October 18, 2019
There's no doubt about it: if you talk about politics in 2019, then you inevitably talk about immigration. But immigration has not just dominated the last election cycles. It was a considerable issue way back in 2008, too.
Why is it such a dominating issue? Well, if you avoid any deep divide into the American national psyche, you can point to one problem: a failure to pass what pundits call "comprehensive immigration reform."
Let's take a look at what immigration reform means and how it's failed to come to fruition in the recent past.
Immigration reform is a word that echoes across the United States. It also means very different things to (very) different people.
Broadly, it refers to the catchall term for attempts to change or actual changes to immigration law in the U.S.
For some, reform means border security and enforcing "the rule of law" policies targeted towards people who immigrate to the U.S. without a valid visa (usually referred to as "illegal immigration").
For others, reform recognizes that there are very few pathways of entry into the United States, and the current law doesn't understand the dramatic changes in the global landscape (and those about to occur) that force people to migrate for both humanitarian and economic reasons.
All those people need to come together in Congress, where immigration law is made. But it doesn't always work out so well.
Immigration is a battleground issue, but what's strange is that many policies aren't contentious among the American population. Over the last few years, Gallup polling has found that:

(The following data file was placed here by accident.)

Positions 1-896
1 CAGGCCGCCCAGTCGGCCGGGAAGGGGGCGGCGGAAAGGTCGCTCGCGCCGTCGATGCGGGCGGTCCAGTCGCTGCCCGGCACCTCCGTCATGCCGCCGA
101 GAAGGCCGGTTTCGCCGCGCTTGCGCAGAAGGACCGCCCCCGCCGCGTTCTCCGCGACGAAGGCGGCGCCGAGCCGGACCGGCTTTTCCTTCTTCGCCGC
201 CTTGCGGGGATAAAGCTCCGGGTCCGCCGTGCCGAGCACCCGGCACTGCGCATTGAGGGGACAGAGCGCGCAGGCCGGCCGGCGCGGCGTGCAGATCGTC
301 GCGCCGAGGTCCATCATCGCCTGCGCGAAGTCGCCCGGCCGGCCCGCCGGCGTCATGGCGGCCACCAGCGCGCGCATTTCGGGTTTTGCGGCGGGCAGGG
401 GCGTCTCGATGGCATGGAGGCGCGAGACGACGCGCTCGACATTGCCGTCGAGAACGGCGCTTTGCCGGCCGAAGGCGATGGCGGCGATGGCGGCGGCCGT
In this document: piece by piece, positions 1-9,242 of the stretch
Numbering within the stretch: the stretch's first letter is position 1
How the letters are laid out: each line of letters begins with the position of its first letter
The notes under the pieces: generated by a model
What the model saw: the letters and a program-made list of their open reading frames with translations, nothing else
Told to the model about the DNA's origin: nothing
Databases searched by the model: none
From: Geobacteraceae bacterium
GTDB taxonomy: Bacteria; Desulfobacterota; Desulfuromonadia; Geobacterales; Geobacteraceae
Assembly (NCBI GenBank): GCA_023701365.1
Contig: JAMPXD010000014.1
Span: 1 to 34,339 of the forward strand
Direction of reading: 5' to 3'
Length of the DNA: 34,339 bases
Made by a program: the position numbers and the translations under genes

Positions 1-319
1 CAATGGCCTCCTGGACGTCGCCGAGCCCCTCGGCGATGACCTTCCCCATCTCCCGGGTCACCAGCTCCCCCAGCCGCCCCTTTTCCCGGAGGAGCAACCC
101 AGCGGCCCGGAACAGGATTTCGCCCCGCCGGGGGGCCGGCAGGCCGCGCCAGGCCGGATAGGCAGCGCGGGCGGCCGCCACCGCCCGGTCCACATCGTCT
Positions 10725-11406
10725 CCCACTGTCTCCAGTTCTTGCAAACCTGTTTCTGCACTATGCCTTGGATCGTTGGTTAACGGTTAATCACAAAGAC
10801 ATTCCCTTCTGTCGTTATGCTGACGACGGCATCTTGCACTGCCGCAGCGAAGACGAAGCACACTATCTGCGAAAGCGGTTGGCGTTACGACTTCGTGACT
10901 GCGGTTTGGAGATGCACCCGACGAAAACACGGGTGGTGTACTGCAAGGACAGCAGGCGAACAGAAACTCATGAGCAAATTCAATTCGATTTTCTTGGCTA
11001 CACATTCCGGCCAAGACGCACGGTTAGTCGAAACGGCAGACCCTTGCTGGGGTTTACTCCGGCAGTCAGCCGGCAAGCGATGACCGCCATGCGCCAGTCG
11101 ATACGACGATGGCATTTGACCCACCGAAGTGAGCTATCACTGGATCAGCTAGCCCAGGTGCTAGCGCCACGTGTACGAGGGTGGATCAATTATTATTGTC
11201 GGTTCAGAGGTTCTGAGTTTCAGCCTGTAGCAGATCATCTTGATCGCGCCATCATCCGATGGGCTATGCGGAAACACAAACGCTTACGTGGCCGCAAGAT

If Americans mainly believe that immigration is good and most are happy to have more immigrants, then why aren't there any new laws?
The bipartisan consensus found among the public also occurred in Congress, too - until 2006.
In 2006, then-President George W. Bush wanted comprehensive immigration reform, but Congress didn't play ball. The Senate worked to provide legal help for undocumented people but the house wanted to punish them and their employers. The bills resulted in a backlash among Republican voters, which scuppered the form.
The combination of bills, protests, and pundits was the start of the colossal split seen today. It grew under President Obama, and it at its most evident under President Trump. However, the division now more affects the Republican party's fissures than a divide between Democrats and Republicans.
Immigration reform seems an elusive dream for both sides, though, those who want change in the sense of border security appear to be winning.
The funny thing about immigration in the U.S. is that the people are largely decided: they like immigrants and believe there should be viable pathways to working and living in the U.S. It's the Congress critters - not the people - who seem to stand in the way.
Are you looking for more on immigration news? Read this guide to the current immigration regulations in the U.S.
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